The Miami Dolphins are a significant step ahead of the Buffalo Bills in their respective rebuilding processes in one very key area.

That’s at quarterback, where the Dolphins feel like they finally have a successor to Dan Marino in place with rookie Ryan Tannehill. Here in Western New York, the search for the next Jim Kelly continues into its 17th year.

“I think he has an excellent future, and he’ll just continue to get better,” Dolphins offensive coordinator Mike Sherman told the Miami Herald this week, describing Tannehill. “His mind set, that’s the beauty of Ryan. He knows when he makes mistakes. He’s fairly critical of himself but doesn’t beat himself up. When you evaluate quarterbacks, you really have to look at their psyche as much as their talent. As a rookie quarterback, you’re going to make mistakes. You just can’t let every mistake weigh heavily on your shoulders, and Ryan doesn’t do that.

“That’s the sign of a good quarterback that has a chance to be a great quarterback.”

Tannehill is coming off his most efficient performance as a pro, a 24-3 win against Jacksonville in Week 15 in which he completed 22-of-28 passes for 220 yards and two touchdowns, and rushed for 52 yards on eight carries. He had a career-high passer rating of 123.2.

Tannehill’s thrown only one interception since a 19-14 loss to the Bills in Week 11.

“I think that we came away [from that game] feeling like we didn’t play very well, obviously. The turnovers at the end for me, you know, throwing interceptions when we had a chance to go down and win the game there. You never know what’s going to happen,” he said this week on a conference call with Buffalo reporters. “We can’t turn the ball over in critical situations.”

Said Dolphins coach Joe Philbin: “We’ve seen a lot of growth in that period of time and there’s also some things we want to see him do better, just like our entire offensive unit. I think offensively, we’re still a work in progress is probably the best way to describe us. We’ve got a lot of work to do. He’s part of that, but we certainly saw some good things last week in the game against Jacksonville.”

That Tannehill is a quick study is no surprise. He graduated from Texas A&M with a 3.63 grade-point average and a bachelor’s degree in biology. He wants to go to medical school and become and orthopedic surgeon when his playing days are over.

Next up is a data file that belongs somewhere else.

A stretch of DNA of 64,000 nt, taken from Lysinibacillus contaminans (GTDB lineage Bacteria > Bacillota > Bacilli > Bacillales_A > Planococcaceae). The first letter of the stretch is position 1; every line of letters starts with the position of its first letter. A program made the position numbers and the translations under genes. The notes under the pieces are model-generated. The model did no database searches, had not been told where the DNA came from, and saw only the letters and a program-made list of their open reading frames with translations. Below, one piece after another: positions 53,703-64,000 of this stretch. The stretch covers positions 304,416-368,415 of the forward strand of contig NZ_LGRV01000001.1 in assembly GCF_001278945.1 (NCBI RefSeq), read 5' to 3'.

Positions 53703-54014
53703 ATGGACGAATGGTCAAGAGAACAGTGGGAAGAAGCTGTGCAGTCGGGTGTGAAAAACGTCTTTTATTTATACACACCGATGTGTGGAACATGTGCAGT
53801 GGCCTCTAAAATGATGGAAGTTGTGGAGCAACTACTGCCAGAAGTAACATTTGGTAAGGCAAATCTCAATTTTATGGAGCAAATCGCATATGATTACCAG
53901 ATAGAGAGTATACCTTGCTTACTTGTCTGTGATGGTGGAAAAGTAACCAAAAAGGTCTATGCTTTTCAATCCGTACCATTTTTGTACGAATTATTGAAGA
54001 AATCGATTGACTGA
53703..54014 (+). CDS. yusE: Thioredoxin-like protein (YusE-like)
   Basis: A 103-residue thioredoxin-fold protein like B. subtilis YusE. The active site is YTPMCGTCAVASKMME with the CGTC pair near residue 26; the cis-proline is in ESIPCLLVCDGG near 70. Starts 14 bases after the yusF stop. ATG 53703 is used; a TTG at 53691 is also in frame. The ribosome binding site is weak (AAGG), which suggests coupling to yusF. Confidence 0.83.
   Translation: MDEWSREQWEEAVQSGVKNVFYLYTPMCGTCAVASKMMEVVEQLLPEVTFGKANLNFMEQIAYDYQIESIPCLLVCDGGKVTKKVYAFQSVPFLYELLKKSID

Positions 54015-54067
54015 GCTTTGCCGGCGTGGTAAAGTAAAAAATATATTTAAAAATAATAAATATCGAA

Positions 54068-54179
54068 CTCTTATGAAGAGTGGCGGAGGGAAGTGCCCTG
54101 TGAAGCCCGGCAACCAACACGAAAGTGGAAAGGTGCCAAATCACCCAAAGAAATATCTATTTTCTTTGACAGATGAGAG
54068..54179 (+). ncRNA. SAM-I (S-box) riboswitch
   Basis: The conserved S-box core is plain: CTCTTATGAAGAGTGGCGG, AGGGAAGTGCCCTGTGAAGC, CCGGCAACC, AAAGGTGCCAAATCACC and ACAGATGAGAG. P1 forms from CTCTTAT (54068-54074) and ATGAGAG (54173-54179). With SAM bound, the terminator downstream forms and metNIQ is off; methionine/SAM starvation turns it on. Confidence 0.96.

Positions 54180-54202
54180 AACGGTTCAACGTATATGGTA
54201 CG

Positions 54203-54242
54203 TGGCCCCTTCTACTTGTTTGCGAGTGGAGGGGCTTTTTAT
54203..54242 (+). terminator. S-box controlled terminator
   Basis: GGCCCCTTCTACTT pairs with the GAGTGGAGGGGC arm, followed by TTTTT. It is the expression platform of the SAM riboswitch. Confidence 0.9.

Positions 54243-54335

“Ryan Tannehill is a unique individual,” said Sherman, who was the quarterback’s college coach with the Aggies.

The biggest knock on Tannehill coming out of college was his experience. He made only 19 starts at quarterback after converting from wide receiver. But at 6-foot-4, 222 pounds, Tannehill’s got prototype size for the position. He’s also got excellent arm strength, poise and athletic ability for the position.

“He’s a young guy, but he showed some things as far as being able to throw the ball deep and keep his composure under pressure,” Bills defensive end Mario Williams said. “[It’s] something that we definitely have to fight hard to get him rattled and get him off his mark.”

Tannehill, the eighth overall pick in April’s draft, actually has a higher quarterback rating than the No. 1 pick, Indianapolis’ Andrew Luck (75.9 to 75.5).

Luck has thrown for twice as many touchdowns (20 to 10) and significantly more yards (3,978 to 2,929), but Tannehill’s got a better completion percentage (58.7 to 54.6) and has thrown fewer interceptions (12 to 18). Tannehill’s not interested in comparisons to Luck – let alone Marino.

“I’m just trying to get better every week. It’s a long season and you learn something every time you go out on the field. I’m just trying to progressively get better,” he said. “All performances are not going to be great, but you just try to build on what you’ve done in the past and learn from each experience and keep moving forward.”

Tannehill is one of eight rookies to start and win a game this season, an NFL record.

“I don’t know the exact answer to that,” Tannehill said, when asked how those new to the league have had so much early success. “I think a lot of guys are playing in situations in college where you’re playing in big-time games and getting exposed to a lot of good talent.”